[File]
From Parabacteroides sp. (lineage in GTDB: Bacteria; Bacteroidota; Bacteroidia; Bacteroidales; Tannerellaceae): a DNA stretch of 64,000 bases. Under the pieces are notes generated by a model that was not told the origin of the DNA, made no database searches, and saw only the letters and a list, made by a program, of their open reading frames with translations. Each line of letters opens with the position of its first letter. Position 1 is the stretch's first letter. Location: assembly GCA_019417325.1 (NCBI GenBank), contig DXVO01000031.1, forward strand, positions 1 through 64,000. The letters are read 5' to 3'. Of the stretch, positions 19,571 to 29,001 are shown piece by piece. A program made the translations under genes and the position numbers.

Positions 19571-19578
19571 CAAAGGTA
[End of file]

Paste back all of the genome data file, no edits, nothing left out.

From Parabacteroides sp. (lineage in GTDB: Bacteria; Bacteroidota; Bacteroidia; Bacteroidales; Tannerellaceae): a DNA stretch of 64,000 bases. Under the pieces are notes generated by a model that was not told the origin of the DNA, made no database searches, and saw only the letters and a list, made by a program, of their open reading frames with translations. Each line of letters opens with the position of its first letter. Position 1 is the stretch's first letter. Location: assembly GCA_019417325.1 (NCBI GenBank), contig DXVO01000031.1, forward strand, positions 1 through 64,000. The letters are read 5' to 3'. Of the stretch, positions 19,571 to 29,001 are shown piece by piece. A program made the translations under genes and the position numbers.

Positions 19571-19578
19571 CAAAGGTA